Or use the other port, the round 3.5mm one that's always been there.
Will Apple's new dock connector, expected to debut on the iPhone 5, signal the end of low-cost audio docks? The makers of such kit seem to think so. They say the new nine-pin port lacks the dedicated analog audio lines found on its 30-pin predecessor, according to an interesting piece on Hardware.info. Rather a lot of docks …
The dock is the whole reason there are so many speaker docks for the iPod/iPhone.
Nobody wants to plug in cables for audio/remote and power.
But isn't the rumour that the headphone socker will be moving to the bottom of the iDevice ? In which case, it'll be trivial to add a 3.5mm jack to your speaker dock.
Count the pins - 9 is fine.
Go have a look at the pinout for the 30 pin connector.
There are 8 pins devoted to the now deleted Firewire connection.
There are four more ground pins - so up to three are redundant.
There are three pins for video (composite and s-video) output
There are two pins of either reserved or unknown function
There are two pins for audio input
There are two pins for serial IO
There are two pins used for primitive control of iPod functions (one to click sound output, one to control charging)
Pretty much none of the above are needed. USB control subsumes the serial IO, Firewire is dead (sadly). Noone is recording with their iDevice. That is 23 pins that could be deleted without affecting the provision of audio output.
We only need to find 21.
Pins that will be needed are USB, signal and power (4 pins), 3.3 volt power output pin, to power things like the camera adaptor, maybe a separate ground from the USB one - which is six pins, so add two for audio out, and you still have a pin left. Whihc I suspect will be a new in-dock mode control pin that signals the iDevice what sort of dock it is connect to. It may be actually be a upgrade of the accessory indicator (pin 21) function.
Bluetooth versus AirPlay
Unfortunately, Bluetooth as it stands is unable to stream lossless audio, which makes it a rather poor substitute. AirPlay does, so if you want a proper audio dock (like the Audio Monitor i200, or the Audio Galaxy Lower East Side), either choose one with a built-in DAC or one with AirPlay.
Apple might have it right for car audio
Besides the speakers, another place where I think the IPod with dock blazed a trail with the dock connector was for in-car entertainment connectivity. You could get a box to connect your iPod to the head unit and be controlled remotely, pretneding to be an OEM CD changer. With Android not having a common dock, there is no chance of any box to wire in your phone to the stereo. Of course bluetooth is all well and good for calls, but you need a seperate charger or run down your battery even more when driving and listening to music using it.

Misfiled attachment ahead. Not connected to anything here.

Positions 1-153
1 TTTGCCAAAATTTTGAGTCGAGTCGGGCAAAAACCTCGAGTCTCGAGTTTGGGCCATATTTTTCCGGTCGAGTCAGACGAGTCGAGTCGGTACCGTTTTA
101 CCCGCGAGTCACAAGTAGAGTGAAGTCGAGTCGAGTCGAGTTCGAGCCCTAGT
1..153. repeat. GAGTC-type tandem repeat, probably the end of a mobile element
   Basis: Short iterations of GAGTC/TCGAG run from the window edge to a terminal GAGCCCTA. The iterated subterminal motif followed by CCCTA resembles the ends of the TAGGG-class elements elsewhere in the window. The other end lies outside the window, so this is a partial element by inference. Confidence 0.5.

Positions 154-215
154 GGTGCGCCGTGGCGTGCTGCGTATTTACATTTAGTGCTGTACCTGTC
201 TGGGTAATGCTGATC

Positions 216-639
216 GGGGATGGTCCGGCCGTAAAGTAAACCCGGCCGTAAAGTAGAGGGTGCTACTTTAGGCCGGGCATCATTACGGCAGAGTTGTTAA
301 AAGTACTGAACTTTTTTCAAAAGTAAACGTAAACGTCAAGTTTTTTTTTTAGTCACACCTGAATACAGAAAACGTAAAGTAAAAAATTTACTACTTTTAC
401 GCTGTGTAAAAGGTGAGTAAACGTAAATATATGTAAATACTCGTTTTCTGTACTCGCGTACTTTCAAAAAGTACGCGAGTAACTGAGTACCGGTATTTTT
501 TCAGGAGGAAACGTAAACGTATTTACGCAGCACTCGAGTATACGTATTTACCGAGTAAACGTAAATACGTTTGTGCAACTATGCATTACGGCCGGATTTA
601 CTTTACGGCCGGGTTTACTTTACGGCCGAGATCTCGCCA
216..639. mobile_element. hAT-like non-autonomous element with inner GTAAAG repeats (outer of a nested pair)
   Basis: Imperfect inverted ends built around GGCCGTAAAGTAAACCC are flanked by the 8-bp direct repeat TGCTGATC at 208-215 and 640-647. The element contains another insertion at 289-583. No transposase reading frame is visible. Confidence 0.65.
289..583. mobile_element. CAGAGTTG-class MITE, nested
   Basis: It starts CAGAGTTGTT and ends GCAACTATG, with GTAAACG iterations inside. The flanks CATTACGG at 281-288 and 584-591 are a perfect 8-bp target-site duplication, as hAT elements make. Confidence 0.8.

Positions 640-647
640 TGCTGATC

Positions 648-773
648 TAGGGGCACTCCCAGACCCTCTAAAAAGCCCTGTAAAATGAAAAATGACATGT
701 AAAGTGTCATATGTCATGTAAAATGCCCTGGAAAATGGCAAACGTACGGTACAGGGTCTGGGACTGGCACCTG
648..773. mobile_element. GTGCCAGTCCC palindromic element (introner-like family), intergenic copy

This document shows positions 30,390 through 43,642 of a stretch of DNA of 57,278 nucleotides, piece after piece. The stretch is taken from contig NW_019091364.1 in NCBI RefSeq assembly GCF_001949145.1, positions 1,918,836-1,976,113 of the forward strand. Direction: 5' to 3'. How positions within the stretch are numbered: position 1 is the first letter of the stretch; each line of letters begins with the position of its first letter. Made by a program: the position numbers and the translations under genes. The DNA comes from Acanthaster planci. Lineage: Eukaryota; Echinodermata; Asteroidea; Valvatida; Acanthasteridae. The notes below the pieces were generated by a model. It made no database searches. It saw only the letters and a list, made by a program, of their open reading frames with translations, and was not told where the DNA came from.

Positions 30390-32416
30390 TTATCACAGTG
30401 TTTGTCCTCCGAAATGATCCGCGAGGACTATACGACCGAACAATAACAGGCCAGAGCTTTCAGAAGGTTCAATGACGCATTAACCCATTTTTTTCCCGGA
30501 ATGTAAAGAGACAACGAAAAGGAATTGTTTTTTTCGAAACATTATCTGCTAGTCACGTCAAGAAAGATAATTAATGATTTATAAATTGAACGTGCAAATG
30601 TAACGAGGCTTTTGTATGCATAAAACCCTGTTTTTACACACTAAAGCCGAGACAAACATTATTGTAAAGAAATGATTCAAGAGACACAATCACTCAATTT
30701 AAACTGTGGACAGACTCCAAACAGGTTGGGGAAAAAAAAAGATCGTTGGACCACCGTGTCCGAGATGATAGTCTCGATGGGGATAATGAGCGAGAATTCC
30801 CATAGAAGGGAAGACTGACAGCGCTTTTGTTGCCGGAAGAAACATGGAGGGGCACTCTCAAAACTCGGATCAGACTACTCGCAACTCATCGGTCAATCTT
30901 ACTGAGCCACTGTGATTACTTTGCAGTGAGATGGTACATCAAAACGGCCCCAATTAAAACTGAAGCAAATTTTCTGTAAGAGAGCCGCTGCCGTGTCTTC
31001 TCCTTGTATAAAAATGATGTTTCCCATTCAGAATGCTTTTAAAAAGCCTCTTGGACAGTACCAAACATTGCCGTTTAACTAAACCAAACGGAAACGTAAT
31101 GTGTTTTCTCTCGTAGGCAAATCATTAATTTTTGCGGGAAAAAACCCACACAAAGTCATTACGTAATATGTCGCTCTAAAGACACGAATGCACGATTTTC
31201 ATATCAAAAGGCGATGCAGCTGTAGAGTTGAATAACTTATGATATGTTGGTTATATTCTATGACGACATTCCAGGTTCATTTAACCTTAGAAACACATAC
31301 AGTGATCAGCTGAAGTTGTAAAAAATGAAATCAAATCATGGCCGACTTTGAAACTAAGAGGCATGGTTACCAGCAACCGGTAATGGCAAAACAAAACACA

Where the new dock might succeed is that it has digital audio output (presumably on the S/PDIF standard), which is great - car head units have this (mine requires conversion from analogue of iPod to S/PDIF). However the control and data over serial is useful for this purpose, so if that's been dropped in favour of USB then any car audio converter isn't going to get easier to build.
And how much does a cheap DAC cost these days?
A couple of quid? Probably a matter of weeks before you can buy an integrated dock-on-a-chip. Cheap kit won't be much more expensive.
So if I replace my iPhone 4 with an iPhone 5 then I cannot use it with my Bose Sound dock or my Pure digital radio - guess I don't need an iPhone 5 as much as I thought then !
Don't worry they have already shown off adapters that plug into the new connector and the 3.5" jack.
Still won't that look rather ugly, when you have a slick looking iP5 plugged into a sleek dock via a big clunky adapter?
A point that this article seems to have completely missed - GUESS WHY THEY ARE MOVING THE 3.5" JACK TO THE BOTTOM ?????
I give up ...
I don't do hardware. But inquiring minds want to nkow ...
3.5mm != line level audio out
In the past iPods used really quite good (Wolfson) DACs, and the sound quality from the line level output was significantly better than that from the 3.5mm jack (which passed through a necessarily mediocre quality headphone driver amplifier). So loss of the line level outputs is potentially quite annoying.
On the other hand, Apple introduced access to the digital audio stream via USB - so long as you licensed it - and thus got access to the restricted interface chip needed. Which is how the high-end docks provide S/PDIF output. So Apple may have decided that mediocre audio via the 3.5mm headphone jack is OK for those that use cheap docks, and if you want any sort of quality, you have to buy a USB audio enabled dock. Which seem to start at about $150. They have not been using the same quality of internal DACs as before, so perhaps it doesn't make the difference it once did.
I will be interesting to see what they do use the available pins for. They may decide to output video, although analog video would make less sense now than ever. HDMI needs many more pins than they have, and by the time you get here Airplay in indeed the right answer. An Apple TV is cheaper than a USB enabled dock. It has S/PDIF output too.
We never know what apple are up to but their Airport plug has an optical output as well as normal headphone output, whats stopping them giving us the same thing in their new iphone 5 and keep the audiophiles happy?